The Iran deal has been accompanied by a large amount of crystal ball gazing as to how the legitimization of Tehran’s nuclear capacity will impact its behavior. It is tempting to err on the side of caution by not forecasting earth-shattering future developments. At the same time, caution closes off our willingness to imagine radical, unexpected potential outcomes—which is what happened with the demise of the Soviet Union. But the problem is that the Iranians are, in some ways, ahead of where the Soviets were during the Cold War. We have launched a policy of detente after their invasions. We have no control over how they spend their sanctions relief windfall. From this vantage point, it seems fanciful to believe that Iran will be a dramatically different state 15 years from now, when the “sunset clause” in the nuclear deal sets in, writes JNS.org columnist Ben Cohen.

As President Barack Obama attempts to convince a skeptical American public on the Iran nuclear deal, he has presented the pact as limited to reducing Iran’s capacity to produce a nuclear weapon and not part of a broader plan. But other comments by Obama and his administration have indicated that the deal is indeed a stepping-stone for diplomatic developments that U.S. allies who are critical of the deal—like Israel and Saudi Arabia—consider worrisome. “Even though the Obama administration says this is transactional, that it is only intended to deal with the nuclear program, the real thrust of this is that it is intended to be transformational. It is intended to be a confidence-building measure that potentially allows for a reset in relations with Iran and the United States,” said Ilan Berman, vice president of the American Foreign Policy Council think tank.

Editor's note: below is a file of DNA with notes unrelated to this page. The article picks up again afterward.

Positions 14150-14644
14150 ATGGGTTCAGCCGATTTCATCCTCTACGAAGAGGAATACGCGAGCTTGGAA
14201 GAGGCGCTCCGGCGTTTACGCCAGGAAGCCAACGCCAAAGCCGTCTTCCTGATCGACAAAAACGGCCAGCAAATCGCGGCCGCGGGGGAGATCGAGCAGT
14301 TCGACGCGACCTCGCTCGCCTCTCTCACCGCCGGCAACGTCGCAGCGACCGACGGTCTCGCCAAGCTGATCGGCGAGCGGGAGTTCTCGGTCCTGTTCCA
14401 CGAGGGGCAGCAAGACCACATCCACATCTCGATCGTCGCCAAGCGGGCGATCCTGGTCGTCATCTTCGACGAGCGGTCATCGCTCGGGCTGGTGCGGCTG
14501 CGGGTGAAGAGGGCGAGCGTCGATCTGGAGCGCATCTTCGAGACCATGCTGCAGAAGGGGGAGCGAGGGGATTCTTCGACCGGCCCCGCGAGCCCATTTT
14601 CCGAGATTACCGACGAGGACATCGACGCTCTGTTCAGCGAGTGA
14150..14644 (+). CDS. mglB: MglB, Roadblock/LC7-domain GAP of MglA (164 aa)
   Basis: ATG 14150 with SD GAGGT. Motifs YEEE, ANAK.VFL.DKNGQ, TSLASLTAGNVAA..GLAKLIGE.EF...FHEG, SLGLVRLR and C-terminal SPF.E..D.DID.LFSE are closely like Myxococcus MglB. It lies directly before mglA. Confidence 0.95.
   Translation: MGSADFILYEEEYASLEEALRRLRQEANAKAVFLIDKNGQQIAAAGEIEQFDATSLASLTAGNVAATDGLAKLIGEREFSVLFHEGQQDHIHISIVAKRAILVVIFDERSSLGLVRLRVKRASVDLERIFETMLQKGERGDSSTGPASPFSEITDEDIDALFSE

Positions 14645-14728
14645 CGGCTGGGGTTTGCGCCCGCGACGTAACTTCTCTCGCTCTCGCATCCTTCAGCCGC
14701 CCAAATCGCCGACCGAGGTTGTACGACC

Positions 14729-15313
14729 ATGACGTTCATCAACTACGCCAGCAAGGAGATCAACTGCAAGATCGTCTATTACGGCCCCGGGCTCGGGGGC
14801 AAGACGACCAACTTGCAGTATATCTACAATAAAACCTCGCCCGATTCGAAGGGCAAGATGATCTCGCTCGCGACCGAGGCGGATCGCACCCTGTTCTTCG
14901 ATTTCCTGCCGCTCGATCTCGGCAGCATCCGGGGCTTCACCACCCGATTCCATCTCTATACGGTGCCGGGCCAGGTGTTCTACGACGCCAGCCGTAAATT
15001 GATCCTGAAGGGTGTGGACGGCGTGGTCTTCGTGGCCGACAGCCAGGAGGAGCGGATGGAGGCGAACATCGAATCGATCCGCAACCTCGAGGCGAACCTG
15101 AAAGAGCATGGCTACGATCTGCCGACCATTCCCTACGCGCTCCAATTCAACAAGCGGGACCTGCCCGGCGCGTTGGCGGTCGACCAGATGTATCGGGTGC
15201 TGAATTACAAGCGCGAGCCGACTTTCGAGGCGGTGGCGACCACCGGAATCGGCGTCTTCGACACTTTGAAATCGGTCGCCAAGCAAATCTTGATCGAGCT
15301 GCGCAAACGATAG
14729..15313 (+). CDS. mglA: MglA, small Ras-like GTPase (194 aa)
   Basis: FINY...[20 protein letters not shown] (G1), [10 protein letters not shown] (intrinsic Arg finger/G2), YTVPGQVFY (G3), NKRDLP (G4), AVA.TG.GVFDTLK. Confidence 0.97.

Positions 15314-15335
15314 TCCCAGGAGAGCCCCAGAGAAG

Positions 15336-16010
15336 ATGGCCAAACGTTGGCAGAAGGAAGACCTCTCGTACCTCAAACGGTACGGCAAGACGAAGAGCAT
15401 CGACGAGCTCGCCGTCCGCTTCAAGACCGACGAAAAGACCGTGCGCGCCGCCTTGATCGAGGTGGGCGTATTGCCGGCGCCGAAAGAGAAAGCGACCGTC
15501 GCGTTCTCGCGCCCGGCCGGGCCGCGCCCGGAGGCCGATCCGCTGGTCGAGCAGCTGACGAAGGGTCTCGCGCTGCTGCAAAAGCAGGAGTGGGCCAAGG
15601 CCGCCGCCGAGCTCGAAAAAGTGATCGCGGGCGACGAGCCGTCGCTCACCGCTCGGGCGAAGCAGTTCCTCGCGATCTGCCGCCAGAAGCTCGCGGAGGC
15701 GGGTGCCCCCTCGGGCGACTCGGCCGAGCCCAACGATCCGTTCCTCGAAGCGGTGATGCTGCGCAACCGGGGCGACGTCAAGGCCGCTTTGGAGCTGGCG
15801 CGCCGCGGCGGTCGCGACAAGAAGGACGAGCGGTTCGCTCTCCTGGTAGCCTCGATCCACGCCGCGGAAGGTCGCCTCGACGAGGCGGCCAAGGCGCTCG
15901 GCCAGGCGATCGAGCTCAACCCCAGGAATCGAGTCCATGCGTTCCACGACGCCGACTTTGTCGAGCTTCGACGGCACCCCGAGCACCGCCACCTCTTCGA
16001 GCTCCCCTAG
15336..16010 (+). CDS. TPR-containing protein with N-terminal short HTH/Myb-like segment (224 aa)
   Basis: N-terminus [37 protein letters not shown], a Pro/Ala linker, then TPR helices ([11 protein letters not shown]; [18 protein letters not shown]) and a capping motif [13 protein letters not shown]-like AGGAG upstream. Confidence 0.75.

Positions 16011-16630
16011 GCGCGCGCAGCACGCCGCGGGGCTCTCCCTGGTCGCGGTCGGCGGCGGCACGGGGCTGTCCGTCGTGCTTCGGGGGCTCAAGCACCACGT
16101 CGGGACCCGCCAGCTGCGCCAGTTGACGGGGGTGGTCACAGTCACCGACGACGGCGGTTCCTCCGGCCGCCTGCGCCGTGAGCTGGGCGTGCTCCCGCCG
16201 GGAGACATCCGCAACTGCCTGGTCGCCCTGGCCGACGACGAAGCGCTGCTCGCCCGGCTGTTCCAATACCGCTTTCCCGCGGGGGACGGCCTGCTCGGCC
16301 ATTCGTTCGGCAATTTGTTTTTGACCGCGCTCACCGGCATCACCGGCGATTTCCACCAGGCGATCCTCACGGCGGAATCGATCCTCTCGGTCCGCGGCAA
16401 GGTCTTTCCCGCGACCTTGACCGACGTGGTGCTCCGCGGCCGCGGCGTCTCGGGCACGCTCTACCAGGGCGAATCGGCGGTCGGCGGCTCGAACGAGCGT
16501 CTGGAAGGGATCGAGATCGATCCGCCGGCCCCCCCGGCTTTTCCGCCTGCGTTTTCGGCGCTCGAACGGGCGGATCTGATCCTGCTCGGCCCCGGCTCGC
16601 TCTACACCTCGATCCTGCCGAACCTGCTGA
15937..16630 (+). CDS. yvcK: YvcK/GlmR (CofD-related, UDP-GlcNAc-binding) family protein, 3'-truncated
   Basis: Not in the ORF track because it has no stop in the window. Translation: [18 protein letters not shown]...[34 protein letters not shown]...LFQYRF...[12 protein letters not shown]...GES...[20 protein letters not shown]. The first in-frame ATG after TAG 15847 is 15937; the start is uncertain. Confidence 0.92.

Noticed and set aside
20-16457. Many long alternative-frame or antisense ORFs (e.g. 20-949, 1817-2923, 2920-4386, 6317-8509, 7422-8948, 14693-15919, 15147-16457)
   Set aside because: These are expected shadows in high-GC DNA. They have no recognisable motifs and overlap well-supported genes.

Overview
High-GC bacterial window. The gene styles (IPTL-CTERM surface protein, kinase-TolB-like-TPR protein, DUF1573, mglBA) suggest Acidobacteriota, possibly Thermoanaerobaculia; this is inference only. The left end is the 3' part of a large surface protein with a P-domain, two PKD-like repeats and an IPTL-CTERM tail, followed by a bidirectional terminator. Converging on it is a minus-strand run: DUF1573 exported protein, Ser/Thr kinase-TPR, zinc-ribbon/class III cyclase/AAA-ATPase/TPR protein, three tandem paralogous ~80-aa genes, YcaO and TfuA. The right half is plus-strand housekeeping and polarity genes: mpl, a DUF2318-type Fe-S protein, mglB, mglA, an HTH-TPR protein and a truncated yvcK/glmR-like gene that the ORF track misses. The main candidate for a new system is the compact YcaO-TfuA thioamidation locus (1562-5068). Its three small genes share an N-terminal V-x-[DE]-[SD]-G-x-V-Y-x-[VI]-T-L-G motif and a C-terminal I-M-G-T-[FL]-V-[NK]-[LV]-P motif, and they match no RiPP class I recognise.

When Israel went into Gaza to stop the random death raining from the skies on its southern cities last summer, columnist Abraham H. Miller's friend awoke him from a deep sleep one night to start sobbing into the phone about the children dying in Gaza. Miller reminded her that in all the exchanges between Israel and Gaza, never once did she ever express any sympathy for Israeli children, and that Gaza is ruled by terrorists. But she merely continued to sob. Miller, an emeritus professor of political science for the University of Cincinnati, writes that his friend is the epitome of the progressive-minded Jew. Such Jews voted twice for President Barack Obama and will support his Iran nuclear deal regardless of what the consequences are for Israel, writes Miller.

Israel stood on the sideline for most of the Aug. 6 primetime Republican Presidential Primary Debate, hosted by Fox News at Quicken Loans Arena in downtown Cleveland. But that changed an hour and 43 minutes in, when U.S. Sen. Rand Paul (Kentucky) was asked about his previous proposal to cut all financial aid to the Jewish state. Other Mideast topics covered during the debate included the Islamic State terror group and, not surprisingly, the recently reached nuclear deal with Iran.